Home » NAFDAC Confronts Surge in Counterfeit Drugs Amid Funding, Staff Shortages

NAFDAC Confronts Surge in Counterfeit Drugs Amid Funding, Staff Shortages

NAFDAC Struggles with Limited Resources in Fight Against Rising Fake Drug Menace

by Adenike Adeodun

The National Agency for Food, Drug Administration and Control (NAFDAC) in Nigeria is actively battling an alarming rise in counterfeit and substandard drugs, amidst a nationwide spike in pharmaceutical costs. Health professionals increasingly link this influx of fake drugs to a rise in illness and death cases.

As the primary regulatory body in this fight, NAFDAC faces significant challenges. The agency struggles with inadequate staffing, limited funding, and ineffective post-market surveillance of its 58,020 registered products. NAFDAC is in an uphill battle to oversee numerous drug markets across the country with these limited resources.

According to a report by The Guardian, the United Nations Office on Drugs and Crime (UNODC) recently highlighted the severity of this issue. Their report estimates that substandard drugs lead to 500,000 deaths annually in sub-Saharan Africa, many from falsified antimalarial medicines and low-quality antibiotics.

The drug business, now more lucrative with a 300% increase in the cost of health consumables, attracts those importing fake and substandard drugs.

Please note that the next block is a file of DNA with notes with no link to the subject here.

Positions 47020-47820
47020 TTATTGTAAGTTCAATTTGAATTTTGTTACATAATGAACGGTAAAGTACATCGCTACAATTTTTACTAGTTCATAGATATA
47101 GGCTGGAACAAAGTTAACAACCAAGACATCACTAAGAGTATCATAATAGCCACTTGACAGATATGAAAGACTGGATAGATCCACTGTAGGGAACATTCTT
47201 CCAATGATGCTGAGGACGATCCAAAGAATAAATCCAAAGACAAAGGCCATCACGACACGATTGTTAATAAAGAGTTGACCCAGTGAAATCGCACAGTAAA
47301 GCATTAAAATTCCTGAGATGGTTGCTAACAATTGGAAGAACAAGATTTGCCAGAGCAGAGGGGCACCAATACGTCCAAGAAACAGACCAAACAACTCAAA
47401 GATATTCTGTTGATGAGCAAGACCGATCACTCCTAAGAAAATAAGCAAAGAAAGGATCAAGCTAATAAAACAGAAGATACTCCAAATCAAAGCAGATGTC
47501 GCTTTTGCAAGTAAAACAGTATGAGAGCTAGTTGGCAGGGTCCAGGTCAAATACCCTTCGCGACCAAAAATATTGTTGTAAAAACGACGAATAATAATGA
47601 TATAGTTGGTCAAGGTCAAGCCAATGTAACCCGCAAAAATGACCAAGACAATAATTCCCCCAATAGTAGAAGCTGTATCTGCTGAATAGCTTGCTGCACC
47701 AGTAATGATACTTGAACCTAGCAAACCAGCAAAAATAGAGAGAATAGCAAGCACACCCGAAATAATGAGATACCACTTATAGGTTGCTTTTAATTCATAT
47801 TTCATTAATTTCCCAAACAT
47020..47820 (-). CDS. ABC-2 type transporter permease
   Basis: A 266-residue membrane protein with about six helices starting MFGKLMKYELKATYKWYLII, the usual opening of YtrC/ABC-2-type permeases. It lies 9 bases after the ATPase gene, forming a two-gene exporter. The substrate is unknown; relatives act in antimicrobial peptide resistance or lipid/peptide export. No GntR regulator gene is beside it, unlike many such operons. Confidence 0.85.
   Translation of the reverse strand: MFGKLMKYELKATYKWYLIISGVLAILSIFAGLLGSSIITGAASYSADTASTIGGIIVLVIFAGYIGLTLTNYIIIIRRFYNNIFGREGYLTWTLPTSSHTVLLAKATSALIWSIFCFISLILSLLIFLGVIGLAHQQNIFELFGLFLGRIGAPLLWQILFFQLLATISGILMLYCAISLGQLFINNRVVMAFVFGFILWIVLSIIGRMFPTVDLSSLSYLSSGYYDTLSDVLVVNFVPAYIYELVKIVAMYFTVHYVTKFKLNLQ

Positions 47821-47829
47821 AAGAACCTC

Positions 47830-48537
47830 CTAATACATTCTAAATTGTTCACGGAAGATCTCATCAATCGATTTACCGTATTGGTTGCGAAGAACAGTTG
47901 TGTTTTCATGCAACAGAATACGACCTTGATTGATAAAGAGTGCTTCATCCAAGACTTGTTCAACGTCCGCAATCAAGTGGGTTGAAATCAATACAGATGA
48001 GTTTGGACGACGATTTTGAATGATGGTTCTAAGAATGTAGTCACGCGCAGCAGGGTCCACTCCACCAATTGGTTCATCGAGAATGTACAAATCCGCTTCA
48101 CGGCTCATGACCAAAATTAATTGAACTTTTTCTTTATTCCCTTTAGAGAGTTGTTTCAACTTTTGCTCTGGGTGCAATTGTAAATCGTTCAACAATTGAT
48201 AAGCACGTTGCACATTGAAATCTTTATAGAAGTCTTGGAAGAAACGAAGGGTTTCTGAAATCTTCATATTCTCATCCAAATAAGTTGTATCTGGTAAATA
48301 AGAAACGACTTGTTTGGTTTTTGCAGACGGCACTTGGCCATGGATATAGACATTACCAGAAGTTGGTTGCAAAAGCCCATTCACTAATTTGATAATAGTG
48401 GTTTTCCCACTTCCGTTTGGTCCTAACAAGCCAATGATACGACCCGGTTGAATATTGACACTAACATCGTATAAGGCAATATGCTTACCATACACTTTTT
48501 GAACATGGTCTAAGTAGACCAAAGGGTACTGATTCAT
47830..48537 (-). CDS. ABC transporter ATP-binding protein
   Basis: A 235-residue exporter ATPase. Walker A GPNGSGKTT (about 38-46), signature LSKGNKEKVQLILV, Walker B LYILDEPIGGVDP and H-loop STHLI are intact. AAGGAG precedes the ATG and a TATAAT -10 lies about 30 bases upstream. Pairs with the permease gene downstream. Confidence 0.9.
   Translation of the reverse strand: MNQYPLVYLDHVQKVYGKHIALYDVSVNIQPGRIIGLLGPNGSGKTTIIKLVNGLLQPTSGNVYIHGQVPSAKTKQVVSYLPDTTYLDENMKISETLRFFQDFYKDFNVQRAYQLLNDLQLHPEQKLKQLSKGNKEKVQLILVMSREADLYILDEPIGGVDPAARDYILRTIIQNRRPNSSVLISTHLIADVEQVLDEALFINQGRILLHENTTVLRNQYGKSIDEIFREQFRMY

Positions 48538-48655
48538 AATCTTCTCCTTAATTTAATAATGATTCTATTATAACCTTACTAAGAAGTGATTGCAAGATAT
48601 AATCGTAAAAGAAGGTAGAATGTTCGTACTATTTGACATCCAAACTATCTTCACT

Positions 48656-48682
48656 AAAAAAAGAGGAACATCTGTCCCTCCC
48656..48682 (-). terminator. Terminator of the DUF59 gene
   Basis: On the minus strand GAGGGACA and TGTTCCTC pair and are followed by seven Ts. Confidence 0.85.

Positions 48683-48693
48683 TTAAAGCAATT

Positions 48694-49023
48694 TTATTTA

NAFDAC’s mandate involves conducting regular post-marketing surveillance of medicines at retail premises, performing quality control detection, and carrying out periodic surveys of medicines in hospitals and medical stores. However, The Guardian’s inquiries reveal that critical underfunding hampers NAFDAC’s ability to combat powerful drug cartels effectively.

With only 2,000 staff nationwide, NAFDAC’s employees struggle to cover various responsibilities like post-market surveillance and pharmacovigilance. Despite registering thousands of products, the agency’s 2023 budget heavily favors personnel salaries, leaving a small portion for capital expenditure.

NAFDAC staff earn modest salaries, averaging around N137,480, as disclosed by an anonymous source. However, Prof. Mojisola Adeyeye, NAFDAC’s Director General, recognizes these challenges and plans to double the staff strength in the coming years. This manpower increase is vital for the agency to boost post-marketing surveillance and enforcement activities.

Currently, NAFDAC depends on international donors for support. Partnerships with organizations like the Global Fund have enabled progress in pharmaceutical traceability, pharmacovigilance, and the detection of substandard and falsified medicines.

Industry experts, including Olumide Akintayo, former President of the Pharmaceutical Society of Nigeria (PSN), and Dr Stella Okoli, CEO of Emzor Pharmaceutical Industries, urge NAFDAC to ramp up its post-market surveillance efforts. They emphasize the importance of preventing Nigeria and West Africa from becoming dumping grounds for counterfeit medicines.

NAFDAC’s struggles reflect broader issues in Nigeria’s healthcare sector, where limited resources impede effective drug regulation. The agency’s fight against the rising tide of counterfeit drugs underscores the urgent need for more support and investment to protect public health.

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